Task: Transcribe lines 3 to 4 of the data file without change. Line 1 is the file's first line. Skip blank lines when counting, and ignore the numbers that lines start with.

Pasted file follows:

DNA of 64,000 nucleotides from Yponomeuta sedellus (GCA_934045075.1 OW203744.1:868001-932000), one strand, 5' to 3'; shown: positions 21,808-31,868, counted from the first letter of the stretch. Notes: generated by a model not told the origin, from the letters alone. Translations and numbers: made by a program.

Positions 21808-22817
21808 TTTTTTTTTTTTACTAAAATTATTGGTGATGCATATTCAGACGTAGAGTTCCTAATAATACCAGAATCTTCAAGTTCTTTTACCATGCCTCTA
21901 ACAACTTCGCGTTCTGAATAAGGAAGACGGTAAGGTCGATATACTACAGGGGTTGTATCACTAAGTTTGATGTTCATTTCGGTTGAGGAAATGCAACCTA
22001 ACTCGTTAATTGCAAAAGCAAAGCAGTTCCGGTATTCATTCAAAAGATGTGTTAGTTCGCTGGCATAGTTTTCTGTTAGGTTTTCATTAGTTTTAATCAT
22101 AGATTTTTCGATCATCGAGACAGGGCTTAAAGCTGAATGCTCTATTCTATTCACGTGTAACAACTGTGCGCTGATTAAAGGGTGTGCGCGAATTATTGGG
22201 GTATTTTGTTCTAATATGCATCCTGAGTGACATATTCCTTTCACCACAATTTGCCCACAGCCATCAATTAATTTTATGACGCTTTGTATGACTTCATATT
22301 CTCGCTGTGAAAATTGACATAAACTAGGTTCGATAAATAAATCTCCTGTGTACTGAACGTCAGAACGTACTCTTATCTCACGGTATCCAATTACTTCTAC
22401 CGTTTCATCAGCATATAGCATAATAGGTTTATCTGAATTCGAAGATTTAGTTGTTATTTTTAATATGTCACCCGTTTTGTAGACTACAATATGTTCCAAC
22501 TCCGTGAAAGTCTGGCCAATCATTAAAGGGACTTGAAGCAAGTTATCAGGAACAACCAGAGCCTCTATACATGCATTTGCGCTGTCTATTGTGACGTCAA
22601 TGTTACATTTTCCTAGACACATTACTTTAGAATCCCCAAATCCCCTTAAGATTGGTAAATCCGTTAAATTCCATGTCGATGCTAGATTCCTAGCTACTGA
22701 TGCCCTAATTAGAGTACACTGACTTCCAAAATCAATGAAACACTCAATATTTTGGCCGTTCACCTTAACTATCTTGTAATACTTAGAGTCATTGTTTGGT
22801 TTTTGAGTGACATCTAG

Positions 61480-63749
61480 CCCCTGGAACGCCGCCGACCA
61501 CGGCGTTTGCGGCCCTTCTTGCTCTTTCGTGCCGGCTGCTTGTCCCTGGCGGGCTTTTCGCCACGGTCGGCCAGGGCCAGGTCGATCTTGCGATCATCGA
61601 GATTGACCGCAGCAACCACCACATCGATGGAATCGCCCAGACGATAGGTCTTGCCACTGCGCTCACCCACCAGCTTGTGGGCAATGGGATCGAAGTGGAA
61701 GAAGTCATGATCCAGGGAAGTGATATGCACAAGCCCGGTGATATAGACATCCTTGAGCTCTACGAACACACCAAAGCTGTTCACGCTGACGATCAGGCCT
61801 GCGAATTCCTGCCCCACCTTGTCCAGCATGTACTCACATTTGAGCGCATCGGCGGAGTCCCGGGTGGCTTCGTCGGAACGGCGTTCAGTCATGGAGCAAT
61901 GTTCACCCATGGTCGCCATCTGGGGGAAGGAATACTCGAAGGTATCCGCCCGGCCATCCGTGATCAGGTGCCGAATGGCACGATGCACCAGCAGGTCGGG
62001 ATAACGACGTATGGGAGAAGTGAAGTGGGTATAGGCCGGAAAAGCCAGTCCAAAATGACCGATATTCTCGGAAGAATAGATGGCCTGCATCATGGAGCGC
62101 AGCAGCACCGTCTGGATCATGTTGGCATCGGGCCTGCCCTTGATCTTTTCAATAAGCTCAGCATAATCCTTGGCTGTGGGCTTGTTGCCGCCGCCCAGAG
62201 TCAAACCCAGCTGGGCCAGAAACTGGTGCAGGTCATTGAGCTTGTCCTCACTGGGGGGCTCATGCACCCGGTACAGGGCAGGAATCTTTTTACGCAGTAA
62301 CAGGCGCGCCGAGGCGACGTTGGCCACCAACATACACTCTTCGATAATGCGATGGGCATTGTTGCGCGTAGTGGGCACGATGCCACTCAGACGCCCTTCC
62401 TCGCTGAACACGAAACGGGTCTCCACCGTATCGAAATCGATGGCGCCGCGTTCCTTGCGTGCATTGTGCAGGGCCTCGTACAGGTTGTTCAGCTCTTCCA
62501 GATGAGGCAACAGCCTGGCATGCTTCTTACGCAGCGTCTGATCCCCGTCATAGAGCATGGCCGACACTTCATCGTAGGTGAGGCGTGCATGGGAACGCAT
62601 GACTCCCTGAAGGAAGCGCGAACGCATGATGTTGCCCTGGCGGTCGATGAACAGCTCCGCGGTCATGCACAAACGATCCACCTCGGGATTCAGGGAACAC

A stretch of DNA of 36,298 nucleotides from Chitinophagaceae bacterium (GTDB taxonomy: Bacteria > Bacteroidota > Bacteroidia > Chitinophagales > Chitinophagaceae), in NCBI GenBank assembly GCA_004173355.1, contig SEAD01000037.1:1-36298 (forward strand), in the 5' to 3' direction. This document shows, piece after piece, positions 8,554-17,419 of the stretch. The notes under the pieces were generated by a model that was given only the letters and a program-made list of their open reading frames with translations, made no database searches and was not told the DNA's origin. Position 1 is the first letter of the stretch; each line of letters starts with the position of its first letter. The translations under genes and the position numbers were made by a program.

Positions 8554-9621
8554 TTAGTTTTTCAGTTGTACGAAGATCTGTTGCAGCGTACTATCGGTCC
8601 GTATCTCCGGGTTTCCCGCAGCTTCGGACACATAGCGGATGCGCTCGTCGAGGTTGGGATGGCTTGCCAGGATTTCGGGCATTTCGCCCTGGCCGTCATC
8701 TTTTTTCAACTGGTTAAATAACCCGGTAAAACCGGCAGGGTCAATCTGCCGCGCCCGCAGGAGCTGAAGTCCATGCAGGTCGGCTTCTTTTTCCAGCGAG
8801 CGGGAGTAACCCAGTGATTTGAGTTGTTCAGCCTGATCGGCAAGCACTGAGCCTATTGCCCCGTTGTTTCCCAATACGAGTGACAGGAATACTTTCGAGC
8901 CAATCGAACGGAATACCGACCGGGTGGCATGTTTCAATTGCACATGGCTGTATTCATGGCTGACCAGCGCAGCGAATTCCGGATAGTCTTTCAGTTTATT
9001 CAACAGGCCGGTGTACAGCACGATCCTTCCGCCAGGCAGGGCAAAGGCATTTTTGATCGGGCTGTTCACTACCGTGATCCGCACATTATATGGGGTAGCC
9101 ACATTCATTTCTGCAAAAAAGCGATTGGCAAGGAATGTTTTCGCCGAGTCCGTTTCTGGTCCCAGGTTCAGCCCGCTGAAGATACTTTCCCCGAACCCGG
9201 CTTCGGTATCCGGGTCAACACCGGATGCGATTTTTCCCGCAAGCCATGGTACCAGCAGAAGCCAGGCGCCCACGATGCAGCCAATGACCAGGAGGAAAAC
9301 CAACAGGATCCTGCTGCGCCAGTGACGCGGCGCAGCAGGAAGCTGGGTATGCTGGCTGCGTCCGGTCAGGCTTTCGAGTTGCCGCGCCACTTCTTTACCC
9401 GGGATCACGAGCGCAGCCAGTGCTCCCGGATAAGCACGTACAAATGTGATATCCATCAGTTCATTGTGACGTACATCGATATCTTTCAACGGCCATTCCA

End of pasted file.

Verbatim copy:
21808 TTTTTTTTTTTTACTAAAATTATTGGTGATGCATATTCAGACGTAGAGTTCCTAATAATACCAGAATCTTCAAGTTCTTTTACCATGCCTCTA
21901 ACAACTTCGCGTTCTGAATAAGGAAGACGGTAAGGTCGATATACTACAGGGGTTGTATCACTAAGTTTGATGTTCATTTCGGTTGAGGAAATGCAACCTA